08/07/2007versione stampabileprintinvia paginasend

The role of Tehran in the Afghan War, between truth and propaganda
The United States and Great Britain ever more insistently accuse the Iranian regime of providing arms to the Taliban guerrillas and supporting little “autonomous” armed groups active in the western regions of Afghanistan, those under the responsibility of the Italian command. But both NATO and the government of Kabul, which receives hundreds of millions of dollars of aid from Tehran, are more cautious: they confirm the presence of arms and Iranian combatants in the Afghan west, but they cast doubt upon an involvement of the Iranian government.
Taliban Arms of Pasdaran. According to the American Undersecretary of State, Nicholas Burns, there are “irrefutable proofs” that the government of Tehran is sending arms to the Afghan rebels “through commanders in the Revolutionary Guards, who are a military unit of the regime.” The so-called proofs would be the recent captures-- effectuated in the west and south of Afghanistan--of explosives, mortars, and land mines with marks of Iranian factories that would demonstrate the origin of the arsenals of the Pasdaran.
But at Kabul, both the Afghan authorities and the generals of NATO tend to exclude the direct involvement of Tehran. The most subscribed to version in Afghanistan is that the Pasdaran on the border act autonomously, selling their own arms to the Taliban in exchange for the cargos of opium that pass over the frontier. Not by chance the capturing of arms has taken place during April and May, that is, at the same time as the season of harvest.
Iranian Armed Taliban Groups. The other chapter of Iranian support to the Taliban guerrillas concerns two jihadist groups active for some months in the western Afghan provinces: Lashkar-and-Mohammad-Rassoulullah (The Army of the Prophet Mohammed) and Jihad-and-Ansar (Supporters of Jihad). According to anonymous sources in the National Directorate of Security (the Afghan secret services), in the provinces of Herat and Farah these two Iranian guerrilla movements act, supposedly supported, armed, and financed by the Pasdaran.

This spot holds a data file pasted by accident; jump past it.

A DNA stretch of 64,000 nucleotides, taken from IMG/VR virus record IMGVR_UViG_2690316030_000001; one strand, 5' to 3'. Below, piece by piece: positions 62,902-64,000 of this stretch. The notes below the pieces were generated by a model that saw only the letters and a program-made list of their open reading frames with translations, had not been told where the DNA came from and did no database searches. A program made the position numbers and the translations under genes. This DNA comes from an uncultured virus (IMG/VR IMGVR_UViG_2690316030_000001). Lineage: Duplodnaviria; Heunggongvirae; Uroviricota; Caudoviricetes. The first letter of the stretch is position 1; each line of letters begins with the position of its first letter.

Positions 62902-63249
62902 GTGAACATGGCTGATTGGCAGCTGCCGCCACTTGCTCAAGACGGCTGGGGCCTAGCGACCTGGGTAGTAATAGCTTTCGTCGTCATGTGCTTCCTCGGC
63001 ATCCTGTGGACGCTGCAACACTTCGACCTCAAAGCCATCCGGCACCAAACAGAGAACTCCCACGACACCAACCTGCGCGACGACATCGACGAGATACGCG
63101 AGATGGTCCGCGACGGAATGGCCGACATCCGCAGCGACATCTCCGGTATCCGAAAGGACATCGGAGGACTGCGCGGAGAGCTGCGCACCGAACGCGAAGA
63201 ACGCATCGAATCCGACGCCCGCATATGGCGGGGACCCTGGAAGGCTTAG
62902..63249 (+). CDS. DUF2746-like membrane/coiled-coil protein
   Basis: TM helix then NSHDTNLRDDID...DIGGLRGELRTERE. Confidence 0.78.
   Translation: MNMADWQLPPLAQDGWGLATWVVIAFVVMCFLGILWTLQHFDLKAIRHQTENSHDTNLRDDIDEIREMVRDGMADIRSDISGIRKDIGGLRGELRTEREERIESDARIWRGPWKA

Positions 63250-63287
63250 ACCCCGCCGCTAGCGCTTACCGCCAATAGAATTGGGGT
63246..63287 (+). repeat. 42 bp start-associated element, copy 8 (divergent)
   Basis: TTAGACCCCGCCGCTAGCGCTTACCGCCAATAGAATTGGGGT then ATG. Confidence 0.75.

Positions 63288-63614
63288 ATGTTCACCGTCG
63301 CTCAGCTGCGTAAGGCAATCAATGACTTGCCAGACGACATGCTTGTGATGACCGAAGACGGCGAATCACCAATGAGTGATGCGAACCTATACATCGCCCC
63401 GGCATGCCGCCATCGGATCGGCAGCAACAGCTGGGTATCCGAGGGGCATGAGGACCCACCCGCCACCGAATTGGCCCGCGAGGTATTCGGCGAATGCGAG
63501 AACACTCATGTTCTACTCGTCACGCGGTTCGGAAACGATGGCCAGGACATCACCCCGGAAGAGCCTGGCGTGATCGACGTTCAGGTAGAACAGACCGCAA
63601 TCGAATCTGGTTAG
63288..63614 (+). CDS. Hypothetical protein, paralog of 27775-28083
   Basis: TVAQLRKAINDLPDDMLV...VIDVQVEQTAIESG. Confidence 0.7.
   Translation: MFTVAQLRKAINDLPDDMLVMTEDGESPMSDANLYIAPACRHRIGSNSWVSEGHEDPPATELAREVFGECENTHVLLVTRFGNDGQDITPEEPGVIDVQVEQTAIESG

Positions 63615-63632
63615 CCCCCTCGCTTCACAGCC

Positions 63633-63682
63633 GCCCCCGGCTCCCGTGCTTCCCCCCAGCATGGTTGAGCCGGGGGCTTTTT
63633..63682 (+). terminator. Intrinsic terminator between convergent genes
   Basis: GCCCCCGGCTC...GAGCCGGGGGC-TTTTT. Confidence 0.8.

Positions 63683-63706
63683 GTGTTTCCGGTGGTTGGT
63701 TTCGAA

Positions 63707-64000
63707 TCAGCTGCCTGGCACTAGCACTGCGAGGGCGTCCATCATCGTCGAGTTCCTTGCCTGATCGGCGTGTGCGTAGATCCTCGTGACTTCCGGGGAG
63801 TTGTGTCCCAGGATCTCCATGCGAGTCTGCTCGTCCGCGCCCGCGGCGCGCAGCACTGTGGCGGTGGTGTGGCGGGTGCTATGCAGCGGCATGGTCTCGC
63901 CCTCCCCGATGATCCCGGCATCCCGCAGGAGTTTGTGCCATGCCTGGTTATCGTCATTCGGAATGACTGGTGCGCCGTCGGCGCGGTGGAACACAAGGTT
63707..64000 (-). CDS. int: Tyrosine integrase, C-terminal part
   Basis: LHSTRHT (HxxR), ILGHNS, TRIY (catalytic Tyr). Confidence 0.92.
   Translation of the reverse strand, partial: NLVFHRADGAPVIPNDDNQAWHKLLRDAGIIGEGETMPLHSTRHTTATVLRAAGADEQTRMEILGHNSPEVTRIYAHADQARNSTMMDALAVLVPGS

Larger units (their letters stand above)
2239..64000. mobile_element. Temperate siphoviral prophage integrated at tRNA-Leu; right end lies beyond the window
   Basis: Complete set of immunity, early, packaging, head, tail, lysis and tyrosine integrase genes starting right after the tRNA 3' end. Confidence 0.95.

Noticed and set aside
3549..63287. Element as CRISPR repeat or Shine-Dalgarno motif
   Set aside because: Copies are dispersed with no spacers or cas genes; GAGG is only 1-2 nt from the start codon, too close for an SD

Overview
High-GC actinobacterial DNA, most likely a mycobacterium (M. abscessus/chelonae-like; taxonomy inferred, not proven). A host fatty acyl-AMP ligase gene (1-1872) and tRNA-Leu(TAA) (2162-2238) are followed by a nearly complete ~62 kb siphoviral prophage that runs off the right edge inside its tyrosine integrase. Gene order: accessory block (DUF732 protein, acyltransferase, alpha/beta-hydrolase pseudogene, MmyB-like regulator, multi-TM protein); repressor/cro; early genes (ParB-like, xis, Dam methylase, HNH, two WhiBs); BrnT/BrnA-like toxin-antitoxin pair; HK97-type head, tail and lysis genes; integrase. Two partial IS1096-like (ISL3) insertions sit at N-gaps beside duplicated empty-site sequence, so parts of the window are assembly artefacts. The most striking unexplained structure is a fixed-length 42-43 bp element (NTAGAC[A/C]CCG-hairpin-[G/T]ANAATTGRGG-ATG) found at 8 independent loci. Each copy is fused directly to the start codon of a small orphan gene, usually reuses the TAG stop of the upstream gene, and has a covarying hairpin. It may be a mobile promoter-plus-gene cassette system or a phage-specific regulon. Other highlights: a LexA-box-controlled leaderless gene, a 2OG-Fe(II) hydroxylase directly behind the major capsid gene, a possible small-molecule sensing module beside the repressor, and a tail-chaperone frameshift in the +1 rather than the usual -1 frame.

The existence of these groups is confirmed, but their combatants are Iranian Baluchi: a Sunni minority (like the Taliban) hostile to the Shiite regime of Tehran which in its turn considers the Baluchi to be provocateurs paid by the West. According to a report of IWPR, it’s a question of volunteers who come into Afghanistan in order to fight the jihad without any tie to the Iranian regime.
Point of View. According to the philo-western Afghan journalist Mohammad Rafiq Shahir, “Iran subsidizes war in Afghanistan hoping that it will last as long as possible, thus to keep the United States engaged on Afghan soil and delay a direct attack on the part of the United States.”
For Mohammad Ali Najafi Manesh, the Iranian consul in Herat, things look different: “The false accusations against Iran are part of the propaganda war of Washington that in this time needs to cover up the reality that America is losing the war, even in Afghanistan.”
Enrico Piovesana
Keywords: afghanistan, iran, taliban
Topic: War, Weapons
Area: Afghanistan